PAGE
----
"I'm what the world considers to be a phenomenally successful man. And I've failed much more than I've succeeded. And each time I fail, I get my people together, and I say, "Where are we going?" And it starts to get better." - Calvin Trager
Thursday, January 20, 2005 Last week, Landen Romei, one of our students, emailed me an article about Rev. Michael Ray, the rector of St. Thomas' Church in New Haven, CT, who has decided to stop performing any weddings in response to the diocese of Connecticut's refusal to allow same-sex blessings. I can always count on Landen to toss stuff at me that challenges me!
I've been thinking a lot about marriage recently. For one, I've been wrestling with whether I can continue to act as an agent of the state in weddings. I've finally decided that in good conscience I cannot.
Basically it comes down to this: I believing acting as such an agent contributes to a blurring of lines that has the state convinced it has the right to define a sacrament of the church and who can (and cannot) receive it. My role as priest is to lead the people in blessing and to announce that God has blessed relationships that through their mutual love, joy and fidelity are a blessing. It is not to be involved in the legal aspects of who can and cannot be legally attached to one another.
I am making one exception to this ... a couple at whose wedding I agreed to preside before I made this decision so as not to go back on my promise to them (so Eric and Minette, you can exhale now!).
But Michael Ray's decision introduces a whole new aspect. Previously, I had figured since Bishop Smith (at last check) was permitting same-sex blessings to take place in our diocese as a pastoral matter, I would do a blessing of a civil marriage for some couples and some suitable liturgy of blessing for others. But as I read about Michael Ray's decision, more and more that strikes me as sort of "separate but equal" thinking (which invariably is actually "separate but unequal").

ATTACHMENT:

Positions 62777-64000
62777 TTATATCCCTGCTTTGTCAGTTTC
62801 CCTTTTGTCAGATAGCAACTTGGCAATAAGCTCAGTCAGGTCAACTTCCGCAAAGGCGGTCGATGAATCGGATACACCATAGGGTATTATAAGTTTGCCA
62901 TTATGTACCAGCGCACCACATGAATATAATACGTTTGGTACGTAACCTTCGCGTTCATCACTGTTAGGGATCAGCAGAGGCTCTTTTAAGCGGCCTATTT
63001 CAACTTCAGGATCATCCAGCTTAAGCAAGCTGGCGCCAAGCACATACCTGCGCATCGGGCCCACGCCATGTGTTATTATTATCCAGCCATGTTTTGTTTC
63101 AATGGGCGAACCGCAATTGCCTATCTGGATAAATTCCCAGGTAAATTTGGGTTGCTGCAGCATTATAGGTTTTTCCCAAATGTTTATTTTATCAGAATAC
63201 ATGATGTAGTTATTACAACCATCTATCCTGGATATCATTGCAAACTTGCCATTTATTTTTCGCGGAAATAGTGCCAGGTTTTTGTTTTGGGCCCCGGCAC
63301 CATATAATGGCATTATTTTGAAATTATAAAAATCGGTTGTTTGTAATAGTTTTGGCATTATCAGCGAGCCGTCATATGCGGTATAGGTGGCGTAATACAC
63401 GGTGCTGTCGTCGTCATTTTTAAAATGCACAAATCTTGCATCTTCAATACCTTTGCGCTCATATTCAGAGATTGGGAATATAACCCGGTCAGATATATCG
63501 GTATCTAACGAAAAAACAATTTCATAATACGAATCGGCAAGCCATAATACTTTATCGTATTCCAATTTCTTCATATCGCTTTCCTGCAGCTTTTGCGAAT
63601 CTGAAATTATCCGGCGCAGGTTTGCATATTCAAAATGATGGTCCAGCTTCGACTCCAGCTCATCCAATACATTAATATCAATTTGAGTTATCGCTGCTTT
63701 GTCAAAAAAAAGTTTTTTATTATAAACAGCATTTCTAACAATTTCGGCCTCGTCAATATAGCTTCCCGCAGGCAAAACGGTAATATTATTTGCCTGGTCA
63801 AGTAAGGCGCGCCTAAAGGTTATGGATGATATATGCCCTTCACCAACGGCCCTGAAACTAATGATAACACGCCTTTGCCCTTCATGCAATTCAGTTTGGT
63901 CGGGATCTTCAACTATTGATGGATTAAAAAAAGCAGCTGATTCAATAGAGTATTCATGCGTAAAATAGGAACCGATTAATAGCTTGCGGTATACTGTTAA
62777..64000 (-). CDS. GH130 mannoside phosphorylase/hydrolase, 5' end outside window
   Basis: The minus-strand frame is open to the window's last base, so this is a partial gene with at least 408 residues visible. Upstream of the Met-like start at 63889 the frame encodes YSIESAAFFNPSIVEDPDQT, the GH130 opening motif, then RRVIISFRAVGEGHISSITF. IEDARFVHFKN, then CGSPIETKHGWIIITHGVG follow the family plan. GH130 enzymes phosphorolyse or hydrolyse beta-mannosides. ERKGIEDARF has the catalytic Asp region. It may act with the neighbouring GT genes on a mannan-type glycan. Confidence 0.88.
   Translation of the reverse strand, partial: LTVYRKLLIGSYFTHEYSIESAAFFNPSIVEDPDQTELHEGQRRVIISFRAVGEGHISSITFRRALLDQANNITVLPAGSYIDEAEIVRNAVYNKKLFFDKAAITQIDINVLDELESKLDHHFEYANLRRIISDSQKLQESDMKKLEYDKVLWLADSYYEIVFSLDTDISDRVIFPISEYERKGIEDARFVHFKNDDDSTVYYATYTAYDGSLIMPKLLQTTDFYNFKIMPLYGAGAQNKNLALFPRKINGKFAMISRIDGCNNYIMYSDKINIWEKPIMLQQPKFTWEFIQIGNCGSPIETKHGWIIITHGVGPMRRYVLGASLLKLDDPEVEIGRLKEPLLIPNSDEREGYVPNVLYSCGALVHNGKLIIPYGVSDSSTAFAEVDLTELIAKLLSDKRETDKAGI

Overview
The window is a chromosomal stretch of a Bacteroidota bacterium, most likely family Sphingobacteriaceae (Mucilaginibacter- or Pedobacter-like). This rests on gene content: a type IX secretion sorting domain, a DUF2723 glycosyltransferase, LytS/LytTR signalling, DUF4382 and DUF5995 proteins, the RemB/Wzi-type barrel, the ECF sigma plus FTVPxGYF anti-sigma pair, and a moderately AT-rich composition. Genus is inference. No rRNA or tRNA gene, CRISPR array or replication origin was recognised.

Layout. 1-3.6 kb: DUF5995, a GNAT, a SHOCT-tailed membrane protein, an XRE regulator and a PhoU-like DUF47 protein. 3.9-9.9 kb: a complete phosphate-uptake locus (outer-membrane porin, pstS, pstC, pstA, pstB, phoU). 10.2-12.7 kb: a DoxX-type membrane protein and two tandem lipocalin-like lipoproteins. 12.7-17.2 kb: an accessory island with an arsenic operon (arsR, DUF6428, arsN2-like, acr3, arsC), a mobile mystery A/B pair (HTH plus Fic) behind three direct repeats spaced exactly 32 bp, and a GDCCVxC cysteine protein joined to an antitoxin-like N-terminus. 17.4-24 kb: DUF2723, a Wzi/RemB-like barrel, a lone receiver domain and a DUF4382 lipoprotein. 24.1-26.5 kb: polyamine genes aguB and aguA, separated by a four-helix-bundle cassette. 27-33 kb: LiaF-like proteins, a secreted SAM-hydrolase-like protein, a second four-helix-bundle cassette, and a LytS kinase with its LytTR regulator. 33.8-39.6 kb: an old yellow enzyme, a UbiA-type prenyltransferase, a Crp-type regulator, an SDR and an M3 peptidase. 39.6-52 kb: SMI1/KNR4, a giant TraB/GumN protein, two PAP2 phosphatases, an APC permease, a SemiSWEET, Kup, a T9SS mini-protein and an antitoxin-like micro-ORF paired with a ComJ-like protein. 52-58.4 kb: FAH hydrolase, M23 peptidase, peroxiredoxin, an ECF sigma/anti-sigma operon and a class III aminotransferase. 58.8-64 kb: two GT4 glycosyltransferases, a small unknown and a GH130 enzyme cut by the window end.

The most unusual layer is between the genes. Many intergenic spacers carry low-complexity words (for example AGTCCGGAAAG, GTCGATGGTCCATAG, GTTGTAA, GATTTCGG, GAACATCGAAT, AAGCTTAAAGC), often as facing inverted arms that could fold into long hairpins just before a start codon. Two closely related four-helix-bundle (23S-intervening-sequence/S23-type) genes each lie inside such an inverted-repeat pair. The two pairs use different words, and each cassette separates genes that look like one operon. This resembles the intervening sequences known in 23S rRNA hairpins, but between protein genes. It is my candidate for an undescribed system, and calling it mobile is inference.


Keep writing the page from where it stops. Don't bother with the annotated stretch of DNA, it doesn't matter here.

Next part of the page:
What I really would love to have is one liturgy that I could use for everyone -- a service of a blessing of a committed relationship. Obviously, canonically it couldn't be a marriage, so I guess I would be saying that I wouldn't do any more weddings. But practically speaking, it would serve the same function as a wedding -- gathering the couple in the midst of the community, leading them all in blessing and announcing that God has blessed this relationship that through its mutual love, joy and fidelity is a blessing.
What appeals to me about this (besides it allowing me to function in good conscience) is that it seems at least a small way that I as a straight person can stand with my GLBTQ sisters and brothers. That's been the missing piece for me. I believe in what we did at General Convention. I also believe that we need to honor our relationships in the broader communion and in some ways that means sacrifice and (yet again) patience for a population that has already done that aplenty. But if I, as a member of probably the most privileged class in the planet's history (straight, white, educated, wealthy by global standards, American citizen, married with two kids, the list goes on) am going to call my sisters and brothers who are less privileged to sacrifice, I need to find a way ... even a small way ... to stand with them.
I had this conversation with some clergy friends online, and it led to some talk of trying to come up with such a liturgy. But it also led me into a deeper conversation with a priest friend who is living in a committed same-sex relationship. A conversation about what it might really mean to stand with GLBTQ people.
In that conversation I saw a depth to that life that I hadn't seen. I heard a story of a person who felt unable as a priest to talk about spouse and children publicly. As usually happens when I move from thinking and talking about issues to actually listening to people, I began to get a different and more profound sense of the depth of what's involved here.
I don't know what the answers are. Like everything else, I think the road needs to be traveled with care, patience and humility. For me, most of all it's a question of how I can live with integrity -- and if there's a more complex question out there, I'm not sure what it is. I'm just glad there are other people struggling with it, too.
| Mike at 1/20/2005 08:35:00 PM
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"Christ's example is being
demeaned by the church if they ignore the new leprosy,
which is AIDS. The church is the sleeping giant here.
If it wakes up to what's really going on in the rest
of the world, it has a real role to play. If it doesn't,
it will be irrelevant."